London Metal Exchange to Accept Yuan as Collateral
The Chinese yuan continues to gain stature in the world financial system.
Earlier this week, the London Metal Exchange announced it will begin accepting yuan as collateral for banks and brokers trading on its platform.
The LME is the largest metal trading venue in the world. It facilitated some $15 trillion in metal trades last year. The yuan joins the United States dollar, the euro, the British pound and the Japanese yen as allowable collateral.
The Wall Street Journal called the LME move “another milestone for China’s currency.”
Meanwhile, China, whose economy is a major driver of demand for a range of commodities, is also taking a greater role in metals markets specifically…In June this year, the London Bullion Market Association said that Bank of China Ltd. will become the first Chinese bank to participate in the daily process for setting the price of gold. China vies with India as the world’s largest consumer of gold, according to the World Gold Council.”
China has been buying up gold over the last several years, recently surpassing India as the world’s largest gold consumer. China’s gold reserves now rank as the fifth largest of any country in the world. The People’s Bank of China recently announced its gold deposits have grown by 57% to about 1,658 metric tons since it last revealed its holdings in 2009.
As Bloomberg reported last spring, some analysts believe Asian gold demand will double by 2030.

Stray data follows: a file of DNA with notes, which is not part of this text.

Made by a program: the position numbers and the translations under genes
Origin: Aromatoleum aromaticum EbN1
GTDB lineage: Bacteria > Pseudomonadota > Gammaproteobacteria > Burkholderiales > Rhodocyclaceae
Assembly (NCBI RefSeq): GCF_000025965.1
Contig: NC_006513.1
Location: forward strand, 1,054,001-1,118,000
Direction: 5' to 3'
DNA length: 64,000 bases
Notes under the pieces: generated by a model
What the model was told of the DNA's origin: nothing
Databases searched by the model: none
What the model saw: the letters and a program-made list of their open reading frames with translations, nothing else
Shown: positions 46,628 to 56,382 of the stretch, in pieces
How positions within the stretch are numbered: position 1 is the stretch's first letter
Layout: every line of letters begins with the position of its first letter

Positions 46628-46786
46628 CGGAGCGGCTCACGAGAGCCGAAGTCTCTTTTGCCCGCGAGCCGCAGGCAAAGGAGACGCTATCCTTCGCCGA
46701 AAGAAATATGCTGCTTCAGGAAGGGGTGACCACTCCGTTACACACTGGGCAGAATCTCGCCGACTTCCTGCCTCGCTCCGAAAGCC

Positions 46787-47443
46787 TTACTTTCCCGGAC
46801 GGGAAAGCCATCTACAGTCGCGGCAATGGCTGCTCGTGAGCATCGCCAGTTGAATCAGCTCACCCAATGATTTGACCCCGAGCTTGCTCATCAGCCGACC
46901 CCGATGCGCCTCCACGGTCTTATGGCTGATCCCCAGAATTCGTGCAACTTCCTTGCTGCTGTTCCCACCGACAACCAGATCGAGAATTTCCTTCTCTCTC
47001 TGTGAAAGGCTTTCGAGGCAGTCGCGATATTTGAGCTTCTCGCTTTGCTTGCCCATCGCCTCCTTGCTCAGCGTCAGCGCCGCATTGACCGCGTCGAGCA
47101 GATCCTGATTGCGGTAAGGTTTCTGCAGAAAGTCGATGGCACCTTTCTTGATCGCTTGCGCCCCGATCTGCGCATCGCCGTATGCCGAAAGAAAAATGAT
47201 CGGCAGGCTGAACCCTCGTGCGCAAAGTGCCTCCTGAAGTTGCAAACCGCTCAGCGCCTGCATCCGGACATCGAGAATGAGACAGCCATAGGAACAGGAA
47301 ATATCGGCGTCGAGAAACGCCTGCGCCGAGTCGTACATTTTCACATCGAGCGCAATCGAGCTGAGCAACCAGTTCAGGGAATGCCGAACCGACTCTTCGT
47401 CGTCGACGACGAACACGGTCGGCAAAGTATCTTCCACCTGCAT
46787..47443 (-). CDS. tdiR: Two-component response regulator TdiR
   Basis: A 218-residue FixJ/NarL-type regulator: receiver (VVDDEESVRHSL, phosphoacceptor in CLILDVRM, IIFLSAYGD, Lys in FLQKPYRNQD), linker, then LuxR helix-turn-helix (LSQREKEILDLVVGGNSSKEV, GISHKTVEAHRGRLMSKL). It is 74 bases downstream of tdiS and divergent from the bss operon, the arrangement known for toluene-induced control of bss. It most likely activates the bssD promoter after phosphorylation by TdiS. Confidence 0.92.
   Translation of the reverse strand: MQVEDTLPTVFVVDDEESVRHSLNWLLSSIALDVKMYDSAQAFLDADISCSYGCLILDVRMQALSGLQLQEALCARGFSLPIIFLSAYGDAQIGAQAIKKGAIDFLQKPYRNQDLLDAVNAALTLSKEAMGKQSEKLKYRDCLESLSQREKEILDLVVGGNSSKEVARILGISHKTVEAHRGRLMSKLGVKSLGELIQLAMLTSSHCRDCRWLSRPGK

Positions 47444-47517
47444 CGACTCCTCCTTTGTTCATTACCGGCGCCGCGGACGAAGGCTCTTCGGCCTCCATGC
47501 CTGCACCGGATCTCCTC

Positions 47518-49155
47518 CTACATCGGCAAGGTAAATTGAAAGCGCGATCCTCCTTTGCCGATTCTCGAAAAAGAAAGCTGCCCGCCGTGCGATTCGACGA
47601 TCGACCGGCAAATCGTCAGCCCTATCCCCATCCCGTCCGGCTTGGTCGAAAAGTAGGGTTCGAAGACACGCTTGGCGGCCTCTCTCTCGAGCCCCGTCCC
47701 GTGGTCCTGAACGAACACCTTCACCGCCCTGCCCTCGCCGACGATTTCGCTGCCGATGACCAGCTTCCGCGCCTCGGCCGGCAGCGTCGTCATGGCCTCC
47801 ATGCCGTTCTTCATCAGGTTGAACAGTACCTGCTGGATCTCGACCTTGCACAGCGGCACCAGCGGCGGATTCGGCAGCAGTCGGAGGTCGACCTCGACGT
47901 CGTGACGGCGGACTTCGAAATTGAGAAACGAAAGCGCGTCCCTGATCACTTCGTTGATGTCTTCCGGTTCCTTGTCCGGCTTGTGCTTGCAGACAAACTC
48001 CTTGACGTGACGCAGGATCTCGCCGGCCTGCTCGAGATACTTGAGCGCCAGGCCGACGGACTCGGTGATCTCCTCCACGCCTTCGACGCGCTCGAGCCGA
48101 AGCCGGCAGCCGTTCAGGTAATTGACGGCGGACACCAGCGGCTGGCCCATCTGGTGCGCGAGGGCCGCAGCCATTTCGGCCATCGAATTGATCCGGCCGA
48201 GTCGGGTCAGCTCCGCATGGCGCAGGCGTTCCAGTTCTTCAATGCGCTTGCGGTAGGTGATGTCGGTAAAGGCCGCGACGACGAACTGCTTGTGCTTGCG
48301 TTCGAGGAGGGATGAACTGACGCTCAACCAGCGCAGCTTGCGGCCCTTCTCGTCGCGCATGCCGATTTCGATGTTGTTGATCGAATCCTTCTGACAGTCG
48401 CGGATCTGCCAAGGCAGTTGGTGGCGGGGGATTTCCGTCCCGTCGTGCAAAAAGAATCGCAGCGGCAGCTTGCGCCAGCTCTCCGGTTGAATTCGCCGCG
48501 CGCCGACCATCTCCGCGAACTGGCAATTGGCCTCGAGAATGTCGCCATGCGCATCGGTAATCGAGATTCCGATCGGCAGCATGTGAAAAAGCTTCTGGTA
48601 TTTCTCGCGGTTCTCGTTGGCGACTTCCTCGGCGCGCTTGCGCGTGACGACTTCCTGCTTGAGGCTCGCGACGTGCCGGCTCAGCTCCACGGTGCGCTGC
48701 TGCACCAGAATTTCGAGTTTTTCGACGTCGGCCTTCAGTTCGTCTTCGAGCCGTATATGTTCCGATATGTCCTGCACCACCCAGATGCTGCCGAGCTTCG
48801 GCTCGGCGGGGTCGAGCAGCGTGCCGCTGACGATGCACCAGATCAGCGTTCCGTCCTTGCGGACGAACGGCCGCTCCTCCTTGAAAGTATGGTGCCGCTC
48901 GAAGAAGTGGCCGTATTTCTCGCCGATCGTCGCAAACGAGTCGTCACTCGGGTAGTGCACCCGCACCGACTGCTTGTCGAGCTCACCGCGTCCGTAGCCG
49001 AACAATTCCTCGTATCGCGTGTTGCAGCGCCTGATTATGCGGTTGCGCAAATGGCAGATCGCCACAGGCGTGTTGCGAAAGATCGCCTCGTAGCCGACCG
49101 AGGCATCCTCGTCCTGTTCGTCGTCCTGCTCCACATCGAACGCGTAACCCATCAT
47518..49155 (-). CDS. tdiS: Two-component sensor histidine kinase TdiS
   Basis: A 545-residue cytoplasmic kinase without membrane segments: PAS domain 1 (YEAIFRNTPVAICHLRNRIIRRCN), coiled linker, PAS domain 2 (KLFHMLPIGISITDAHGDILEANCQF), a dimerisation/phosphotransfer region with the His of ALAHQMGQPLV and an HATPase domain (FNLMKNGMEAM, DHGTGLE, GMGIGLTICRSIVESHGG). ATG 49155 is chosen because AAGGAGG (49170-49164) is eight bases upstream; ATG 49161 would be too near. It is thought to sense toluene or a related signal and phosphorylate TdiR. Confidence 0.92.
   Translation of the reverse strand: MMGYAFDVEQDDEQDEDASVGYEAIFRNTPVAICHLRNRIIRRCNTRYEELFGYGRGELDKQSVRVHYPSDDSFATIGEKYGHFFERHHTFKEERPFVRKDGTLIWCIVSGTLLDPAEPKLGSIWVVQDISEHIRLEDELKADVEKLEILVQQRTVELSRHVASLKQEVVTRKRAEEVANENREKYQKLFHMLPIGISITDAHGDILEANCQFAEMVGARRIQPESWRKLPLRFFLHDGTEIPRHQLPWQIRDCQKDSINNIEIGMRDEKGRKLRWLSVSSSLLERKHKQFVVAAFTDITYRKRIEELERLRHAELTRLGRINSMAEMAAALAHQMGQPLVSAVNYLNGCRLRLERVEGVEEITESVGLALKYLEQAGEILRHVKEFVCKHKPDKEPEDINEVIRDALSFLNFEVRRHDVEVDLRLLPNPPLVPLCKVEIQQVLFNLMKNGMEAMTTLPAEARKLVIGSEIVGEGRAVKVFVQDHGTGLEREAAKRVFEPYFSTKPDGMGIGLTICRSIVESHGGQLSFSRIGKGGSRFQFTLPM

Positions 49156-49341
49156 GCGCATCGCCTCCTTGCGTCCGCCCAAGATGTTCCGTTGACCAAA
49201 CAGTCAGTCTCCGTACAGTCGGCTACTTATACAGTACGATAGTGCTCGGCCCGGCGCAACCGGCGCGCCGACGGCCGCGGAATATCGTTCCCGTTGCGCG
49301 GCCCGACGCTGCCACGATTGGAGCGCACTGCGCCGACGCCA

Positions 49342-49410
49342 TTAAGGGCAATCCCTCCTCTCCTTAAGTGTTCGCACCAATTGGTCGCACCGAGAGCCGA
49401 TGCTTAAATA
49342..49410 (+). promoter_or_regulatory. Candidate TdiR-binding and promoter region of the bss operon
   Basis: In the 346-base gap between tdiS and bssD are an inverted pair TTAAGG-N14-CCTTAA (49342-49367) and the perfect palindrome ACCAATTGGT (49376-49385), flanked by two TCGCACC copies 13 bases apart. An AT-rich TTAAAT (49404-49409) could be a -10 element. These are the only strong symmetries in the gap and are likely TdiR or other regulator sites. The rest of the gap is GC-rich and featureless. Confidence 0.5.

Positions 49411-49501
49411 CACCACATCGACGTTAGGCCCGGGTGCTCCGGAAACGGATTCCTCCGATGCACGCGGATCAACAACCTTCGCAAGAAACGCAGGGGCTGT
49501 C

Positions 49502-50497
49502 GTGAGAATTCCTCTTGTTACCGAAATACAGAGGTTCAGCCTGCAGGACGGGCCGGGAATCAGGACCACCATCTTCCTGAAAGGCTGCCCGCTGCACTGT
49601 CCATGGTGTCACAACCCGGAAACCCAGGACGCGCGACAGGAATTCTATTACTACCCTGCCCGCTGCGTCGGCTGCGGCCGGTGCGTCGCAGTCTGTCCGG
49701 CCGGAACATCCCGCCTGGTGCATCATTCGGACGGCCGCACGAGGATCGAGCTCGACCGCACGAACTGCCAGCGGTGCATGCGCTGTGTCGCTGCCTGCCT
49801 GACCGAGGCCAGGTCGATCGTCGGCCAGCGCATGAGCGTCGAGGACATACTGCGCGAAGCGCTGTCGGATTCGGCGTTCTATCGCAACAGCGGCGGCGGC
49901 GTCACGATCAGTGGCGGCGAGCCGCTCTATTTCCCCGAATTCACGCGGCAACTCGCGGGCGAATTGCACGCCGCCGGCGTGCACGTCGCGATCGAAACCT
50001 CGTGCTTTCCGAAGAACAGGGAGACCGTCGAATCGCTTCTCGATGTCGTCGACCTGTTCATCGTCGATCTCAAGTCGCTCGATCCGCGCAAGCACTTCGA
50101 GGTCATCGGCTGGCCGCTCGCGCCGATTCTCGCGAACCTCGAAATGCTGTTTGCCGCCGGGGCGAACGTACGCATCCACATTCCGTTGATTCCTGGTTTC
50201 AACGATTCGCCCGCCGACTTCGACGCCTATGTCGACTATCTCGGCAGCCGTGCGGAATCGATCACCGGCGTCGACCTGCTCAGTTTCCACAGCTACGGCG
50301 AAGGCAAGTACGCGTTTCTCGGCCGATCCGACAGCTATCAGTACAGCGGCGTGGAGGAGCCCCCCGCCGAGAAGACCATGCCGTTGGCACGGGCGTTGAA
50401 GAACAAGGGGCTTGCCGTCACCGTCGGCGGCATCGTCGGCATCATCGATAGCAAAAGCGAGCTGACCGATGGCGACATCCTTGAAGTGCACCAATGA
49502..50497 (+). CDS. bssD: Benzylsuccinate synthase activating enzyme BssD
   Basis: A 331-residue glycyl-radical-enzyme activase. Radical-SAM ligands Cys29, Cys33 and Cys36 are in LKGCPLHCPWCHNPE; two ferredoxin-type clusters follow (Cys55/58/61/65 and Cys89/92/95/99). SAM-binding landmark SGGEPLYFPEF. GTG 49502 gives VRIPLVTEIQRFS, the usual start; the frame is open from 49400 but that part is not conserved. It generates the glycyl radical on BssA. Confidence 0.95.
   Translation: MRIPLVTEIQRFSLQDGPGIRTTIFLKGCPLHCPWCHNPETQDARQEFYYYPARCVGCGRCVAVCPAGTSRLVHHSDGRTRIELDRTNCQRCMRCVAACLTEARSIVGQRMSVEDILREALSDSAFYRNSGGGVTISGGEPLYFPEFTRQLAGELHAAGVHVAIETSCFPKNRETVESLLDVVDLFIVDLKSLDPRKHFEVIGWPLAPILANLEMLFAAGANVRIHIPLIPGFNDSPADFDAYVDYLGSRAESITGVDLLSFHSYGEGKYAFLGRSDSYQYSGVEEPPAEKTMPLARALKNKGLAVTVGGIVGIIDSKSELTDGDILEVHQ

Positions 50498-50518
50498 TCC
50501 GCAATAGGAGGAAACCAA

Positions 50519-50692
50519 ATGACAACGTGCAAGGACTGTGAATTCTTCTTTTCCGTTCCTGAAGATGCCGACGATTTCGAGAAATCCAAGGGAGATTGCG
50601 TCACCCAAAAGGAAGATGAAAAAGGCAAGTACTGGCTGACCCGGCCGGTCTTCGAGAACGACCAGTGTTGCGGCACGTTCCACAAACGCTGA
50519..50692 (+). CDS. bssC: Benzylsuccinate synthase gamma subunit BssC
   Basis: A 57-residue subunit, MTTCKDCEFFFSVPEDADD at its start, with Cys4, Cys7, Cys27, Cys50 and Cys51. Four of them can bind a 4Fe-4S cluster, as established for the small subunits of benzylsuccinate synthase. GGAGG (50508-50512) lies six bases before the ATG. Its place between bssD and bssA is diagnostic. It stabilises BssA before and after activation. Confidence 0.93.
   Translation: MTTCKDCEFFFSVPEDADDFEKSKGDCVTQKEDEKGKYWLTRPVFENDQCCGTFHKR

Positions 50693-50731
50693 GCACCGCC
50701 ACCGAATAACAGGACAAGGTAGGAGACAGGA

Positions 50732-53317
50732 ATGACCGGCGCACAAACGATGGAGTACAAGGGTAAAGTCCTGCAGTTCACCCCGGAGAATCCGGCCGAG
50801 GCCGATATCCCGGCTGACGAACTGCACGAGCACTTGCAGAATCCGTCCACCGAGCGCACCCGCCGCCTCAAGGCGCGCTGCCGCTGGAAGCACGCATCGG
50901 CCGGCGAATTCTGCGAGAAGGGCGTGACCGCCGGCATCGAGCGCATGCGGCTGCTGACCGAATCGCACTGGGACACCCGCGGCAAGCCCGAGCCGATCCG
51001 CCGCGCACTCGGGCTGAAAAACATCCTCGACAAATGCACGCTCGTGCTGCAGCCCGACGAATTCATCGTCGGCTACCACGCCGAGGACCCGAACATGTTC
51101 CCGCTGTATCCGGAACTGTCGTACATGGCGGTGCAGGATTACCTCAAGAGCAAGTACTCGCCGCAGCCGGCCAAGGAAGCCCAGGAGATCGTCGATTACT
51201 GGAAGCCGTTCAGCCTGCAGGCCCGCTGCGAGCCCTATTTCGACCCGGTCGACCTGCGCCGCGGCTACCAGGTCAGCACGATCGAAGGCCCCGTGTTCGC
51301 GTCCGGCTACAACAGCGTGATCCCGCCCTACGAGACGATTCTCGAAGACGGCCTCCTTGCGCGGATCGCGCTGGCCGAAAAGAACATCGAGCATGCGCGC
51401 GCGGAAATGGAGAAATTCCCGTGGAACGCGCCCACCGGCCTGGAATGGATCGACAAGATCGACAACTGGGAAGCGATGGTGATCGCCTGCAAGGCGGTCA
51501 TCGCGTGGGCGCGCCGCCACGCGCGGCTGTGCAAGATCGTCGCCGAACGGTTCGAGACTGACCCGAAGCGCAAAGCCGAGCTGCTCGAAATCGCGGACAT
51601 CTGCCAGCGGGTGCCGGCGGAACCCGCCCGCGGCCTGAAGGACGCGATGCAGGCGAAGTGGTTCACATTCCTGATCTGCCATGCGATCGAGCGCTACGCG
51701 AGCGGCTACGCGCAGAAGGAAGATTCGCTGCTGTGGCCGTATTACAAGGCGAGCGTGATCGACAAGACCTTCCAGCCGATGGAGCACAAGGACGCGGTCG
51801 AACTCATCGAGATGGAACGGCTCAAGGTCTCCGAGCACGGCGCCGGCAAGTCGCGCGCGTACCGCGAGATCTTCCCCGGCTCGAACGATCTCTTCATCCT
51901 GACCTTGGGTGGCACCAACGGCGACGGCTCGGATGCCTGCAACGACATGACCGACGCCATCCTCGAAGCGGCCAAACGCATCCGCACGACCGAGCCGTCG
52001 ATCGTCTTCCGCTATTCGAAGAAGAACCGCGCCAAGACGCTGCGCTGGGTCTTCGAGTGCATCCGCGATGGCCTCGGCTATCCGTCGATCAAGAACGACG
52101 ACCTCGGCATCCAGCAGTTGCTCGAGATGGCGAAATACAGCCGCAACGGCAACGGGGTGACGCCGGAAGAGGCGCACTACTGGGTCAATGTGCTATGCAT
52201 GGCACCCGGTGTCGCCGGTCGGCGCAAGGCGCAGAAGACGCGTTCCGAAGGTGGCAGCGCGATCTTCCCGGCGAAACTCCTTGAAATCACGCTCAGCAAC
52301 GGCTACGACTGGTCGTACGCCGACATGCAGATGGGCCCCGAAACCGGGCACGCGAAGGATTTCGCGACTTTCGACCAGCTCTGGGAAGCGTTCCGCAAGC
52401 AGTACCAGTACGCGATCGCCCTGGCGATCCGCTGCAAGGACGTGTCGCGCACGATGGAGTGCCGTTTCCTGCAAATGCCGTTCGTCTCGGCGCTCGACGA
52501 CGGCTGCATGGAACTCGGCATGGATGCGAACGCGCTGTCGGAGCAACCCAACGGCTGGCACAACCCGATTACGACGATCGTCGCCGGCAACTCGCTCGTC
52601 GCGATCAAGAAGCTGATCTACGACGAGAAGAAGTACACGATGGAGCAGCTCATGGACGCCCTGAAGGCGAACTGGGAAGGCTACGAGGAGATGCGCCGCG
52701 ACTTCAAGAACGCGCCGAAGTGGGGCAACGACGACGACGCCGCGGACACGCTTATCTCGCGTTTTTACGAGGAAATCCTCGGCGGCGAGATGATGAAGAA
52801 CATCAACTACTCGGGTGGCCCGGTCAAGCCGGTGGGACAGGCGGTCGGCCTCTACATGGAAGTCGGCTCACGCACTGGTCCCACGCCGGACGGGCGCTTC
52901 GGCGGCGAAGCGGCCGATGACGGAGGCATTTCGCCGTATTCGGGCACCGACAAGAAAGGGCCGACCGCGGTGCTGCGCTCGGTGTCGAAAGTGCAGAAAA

[Gold bullion]Demand in India and China, the world’s biggest buyers, will total 900 tons to 1,000 tons each this year and central banks will buy at least 400 tons, according to the World Gold Council.”
Ken Hoffman, Global Head of Metals & Mining Research with Bloomberg Intelligence, recently did an interview with Kitco News about the possibility of China putting its yuan currency on a gold standard, saying it’s been laying the groundwork for years – buying up gold, starting a gold bank, building extra vaults, and soon launching a yuan gold fix. He said he believes the timing of it largely hinges on whether or not the International Monetary Fund decides to accept the yuan into its basket of reserve currencies this year.
The LME adding the yuan to its mix certainly can’t hurt the currency’s case in the eyes of the IMF.
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It is not surprising to hear about the yuan. Our dollar has lost purchasing power over the years and one has to wonder how much longer we have before the dollar is considered a reserve currency at all. We no longer have much of a gold backing. China is wise. The yuan will most probably win out over the dollar, sooner rather than later.